Read about what President Roosevelt’s New Deal programs did to bring relief.
You will receive two grades for this project: one for the journal and one for
the guiding question responses. Remember, your style of writing will be
different for the journal and for the report.
I need to see evidence that you’ve explored the sites!
Journal (total 100 points)
1 2 3 4
All five entries written
At least five One journal entry or no Three or four journal
Two journal entries in a clear and ____
journal entries entries at all entries
Entries based on One or two entries Three or four entries
All journals clearly
factual places, No apparent basis on fact seem to be based on appear to be based ____
based on fact
events, or people. fact on fact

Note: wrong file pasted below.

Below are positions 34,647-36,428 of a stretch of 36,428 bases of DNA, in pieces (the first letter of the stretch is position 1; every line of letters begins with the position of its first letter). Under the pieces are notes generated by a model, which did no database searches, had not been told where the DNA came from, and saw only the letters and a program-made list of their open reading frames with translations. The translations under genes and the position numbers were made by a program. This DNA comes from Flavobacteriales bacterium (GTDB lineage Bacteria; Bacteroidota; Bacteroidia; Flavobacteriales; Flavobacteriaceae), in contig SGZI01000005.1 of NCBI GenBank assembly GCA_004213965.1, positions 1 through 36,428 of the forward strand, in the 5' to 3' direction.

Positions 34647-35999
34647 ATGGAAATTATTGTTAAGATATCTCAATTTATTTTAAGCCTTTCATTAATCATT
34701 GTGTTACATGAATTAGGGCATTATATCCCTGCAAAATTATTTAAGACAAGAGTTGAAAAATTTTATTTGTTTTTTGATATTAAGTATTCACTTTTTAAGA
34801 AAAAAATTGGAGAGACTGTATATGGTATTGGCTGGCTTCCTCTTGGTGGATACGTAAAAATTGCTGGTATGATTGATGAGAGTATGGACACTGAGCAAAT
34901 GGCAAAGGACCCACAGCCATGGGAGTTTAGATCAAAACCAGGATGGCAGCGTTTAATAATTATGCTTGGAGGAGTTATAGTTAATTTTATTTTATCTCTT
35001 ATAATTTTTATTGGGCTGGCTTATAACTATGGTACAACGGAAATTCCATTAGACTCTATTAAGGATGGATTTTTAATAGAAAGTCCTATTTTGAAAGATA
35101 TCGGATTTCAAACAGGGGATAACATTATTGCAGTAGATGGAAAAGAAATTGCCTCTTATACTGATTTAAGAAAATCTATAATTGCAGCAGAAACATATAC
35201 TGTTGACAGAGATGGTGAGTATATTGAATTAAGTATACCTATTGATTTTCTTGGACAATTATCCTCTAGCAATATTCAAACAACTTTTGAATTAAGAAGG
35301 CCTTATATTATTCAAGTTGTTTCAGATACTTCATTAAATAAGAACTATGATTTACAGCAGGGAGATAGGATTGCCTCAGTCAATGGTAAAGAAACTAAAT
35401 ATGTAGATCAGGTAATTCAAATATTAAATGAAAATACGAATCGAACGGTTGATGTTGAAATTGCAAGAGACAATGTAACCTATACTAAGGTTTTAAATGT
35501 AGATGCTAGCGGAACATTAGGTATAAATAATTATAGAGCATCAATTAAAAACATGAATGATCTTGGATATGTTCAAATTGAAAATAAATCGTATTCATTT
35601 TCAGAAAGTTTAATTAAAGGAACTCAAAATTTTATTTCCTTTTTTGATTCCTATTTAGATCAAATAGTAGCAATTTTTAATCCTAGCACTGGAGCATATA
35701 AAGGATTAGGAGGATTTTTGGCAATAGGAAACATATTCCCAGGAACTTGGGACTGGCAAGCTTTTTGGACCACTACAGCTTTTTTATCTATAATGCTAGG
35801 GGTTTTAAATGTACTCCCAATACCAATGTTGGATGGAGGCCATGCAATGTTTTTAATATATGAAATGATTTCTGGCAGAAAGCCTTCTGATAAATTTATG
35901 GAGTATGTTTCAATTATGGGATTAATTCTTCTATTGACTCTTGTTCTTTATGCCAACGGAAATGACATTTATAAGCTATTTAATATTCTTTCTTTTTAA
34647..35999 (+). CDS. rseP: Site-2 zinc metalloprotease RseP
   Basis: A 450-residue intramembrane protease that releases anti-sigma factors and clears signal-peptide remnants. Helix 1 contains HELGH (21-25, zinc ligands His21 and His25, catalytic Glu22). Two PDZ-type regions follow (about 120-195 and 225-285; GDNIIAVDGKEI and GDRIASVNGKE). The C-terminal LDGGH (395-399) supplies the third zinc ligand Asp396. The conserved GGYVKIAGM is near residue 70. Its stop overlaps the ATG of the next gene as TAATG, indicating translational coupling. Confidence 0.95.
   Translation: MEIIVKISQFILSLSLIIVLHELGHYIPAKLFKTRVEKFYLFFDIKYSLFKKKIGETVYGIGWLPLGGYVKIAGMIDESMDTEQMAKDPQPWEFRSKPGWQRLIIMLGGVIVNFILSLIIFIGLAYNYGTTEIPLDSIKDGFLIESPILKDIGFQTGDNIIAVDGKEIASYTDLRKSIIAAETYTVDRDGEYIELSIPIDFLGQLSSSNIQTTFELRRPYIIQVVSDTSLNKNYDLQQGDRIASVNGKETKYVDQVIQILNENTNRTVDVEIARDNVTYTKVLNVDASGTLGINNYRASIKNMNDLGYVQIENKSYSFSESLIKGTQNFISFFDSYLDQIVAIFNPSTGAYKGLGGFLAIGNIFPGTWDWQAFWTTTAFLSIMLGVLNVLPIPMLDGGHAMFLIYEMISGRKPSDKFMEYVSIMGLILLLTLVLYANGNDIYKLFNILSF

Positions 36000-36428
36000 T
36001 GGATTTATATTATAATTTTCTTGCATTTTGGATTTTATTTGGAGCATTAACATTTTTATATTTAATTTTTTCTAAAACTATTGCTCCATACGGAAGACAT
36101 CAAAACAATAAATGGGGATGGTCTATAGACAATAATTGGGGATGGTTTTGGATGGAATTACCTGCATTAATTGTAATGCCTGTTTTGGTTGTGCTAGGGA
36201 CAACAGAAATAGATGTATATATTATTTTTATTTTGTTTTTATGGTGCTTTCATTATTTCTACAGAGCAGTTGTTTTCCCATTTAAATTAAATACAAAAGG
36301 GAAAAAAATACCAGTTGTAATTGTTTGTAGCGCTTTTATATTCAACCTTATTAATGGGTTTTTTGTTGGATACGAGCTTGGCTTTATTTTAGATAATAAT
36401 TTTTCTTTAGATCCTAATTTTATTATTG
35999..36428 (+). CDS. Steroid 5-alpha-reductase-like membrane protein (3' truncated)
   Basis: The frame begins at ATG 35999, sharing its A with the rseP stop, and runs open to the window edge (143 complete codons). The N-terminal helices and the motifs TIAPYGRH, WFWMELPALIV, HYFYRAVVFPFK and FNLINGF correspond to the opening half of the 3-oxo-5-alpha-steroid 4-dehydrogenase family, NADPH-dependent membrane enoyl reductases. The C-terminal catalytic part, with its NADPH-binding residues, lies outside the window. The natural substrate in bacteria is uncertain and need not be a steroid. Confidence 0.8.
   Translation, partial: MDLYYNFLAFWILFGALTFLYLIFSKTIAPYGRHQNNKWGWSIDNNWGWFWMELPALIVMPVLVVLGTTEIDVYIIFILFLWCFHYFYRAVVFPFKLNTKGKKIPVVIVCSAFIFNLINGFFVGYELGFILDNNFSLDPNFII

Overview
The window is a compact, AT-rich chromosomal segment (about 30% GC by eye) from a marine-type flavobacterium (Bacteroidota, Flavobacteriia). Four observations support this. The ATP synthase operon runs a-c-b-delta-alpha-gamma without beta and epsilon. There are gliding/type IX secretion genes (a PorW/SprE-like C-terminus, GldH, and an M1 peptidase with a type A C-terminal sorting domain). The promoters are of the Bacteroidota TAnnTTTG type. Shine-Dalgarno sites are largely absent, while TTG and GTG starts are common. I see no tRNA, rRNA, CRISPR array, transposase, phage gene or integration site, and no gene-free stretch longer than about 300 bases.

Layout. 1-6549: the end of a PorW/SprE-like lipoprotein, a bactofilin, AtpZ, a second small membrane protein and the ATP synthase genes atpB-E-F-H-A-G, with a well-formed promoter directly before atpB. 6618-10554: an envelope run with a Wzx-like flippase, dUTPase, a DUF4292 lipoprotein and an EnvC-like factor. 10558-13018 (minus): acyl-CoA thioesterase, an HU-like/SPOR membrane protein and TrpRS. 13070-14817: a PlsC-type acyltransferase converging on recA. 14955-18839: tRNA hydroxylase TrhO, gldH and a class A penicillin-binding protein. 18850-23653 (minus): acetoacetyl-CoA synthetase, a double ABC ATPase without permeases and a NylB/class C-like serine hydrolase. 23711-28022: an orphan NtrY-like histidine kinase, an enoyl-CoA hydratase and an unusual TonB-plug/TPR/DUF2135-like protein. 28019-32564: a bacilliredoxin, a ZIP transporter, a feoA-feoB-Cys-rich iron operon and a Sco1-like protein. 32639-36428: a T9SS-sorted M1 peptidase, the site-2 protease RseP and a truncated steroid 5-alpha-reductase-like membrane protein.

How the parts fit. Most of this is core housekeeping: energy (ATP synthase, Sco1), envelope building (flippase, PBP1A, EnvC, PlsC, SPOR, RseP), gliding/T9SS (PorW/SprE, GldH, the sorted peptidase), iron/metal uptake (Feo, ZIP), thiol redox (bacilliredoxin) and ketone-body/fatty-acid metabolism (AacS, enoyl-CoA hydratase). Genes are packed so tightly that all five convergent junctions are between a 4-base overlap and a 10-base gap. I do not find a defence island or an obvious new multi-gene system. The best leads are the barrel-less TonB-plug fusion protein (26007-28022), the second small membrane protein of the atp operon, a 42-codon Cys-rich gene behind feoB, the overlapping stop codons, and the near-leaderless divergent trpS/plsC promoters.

Some creativity High level of
page for the A cover or title page
exhibited, most creativity exhibited
journal including No Cover or title page with limited information ____
information is with all information
name, date, class, and little effort shown
included typed correctly
Many mistakes in errors make meaning Few grammatical No grammatical
Grammar grammar, which impede difficult to understand, errors, which do not errors and meaning ____
meaning but some meaning is impede meaning is clearly conveyed
Guiding Questions (total 45 points)
Professional, academic writing style (10 points)
Factual, evidence-based responses (10 points)
Correct grammar, spelling and punctuation (10 points)
All prompts answered, 1 point each (15 points)
It wasn’t until the autumn of 1939 that
rain watered the Dust Bowl, bringing an
end to the drought. Farmers could reap
harvests once again. The people of the
Great Plains felt tremendous gratitude
towards President Roosevelt and his New
Deal programs that helped them endure
the years of drought.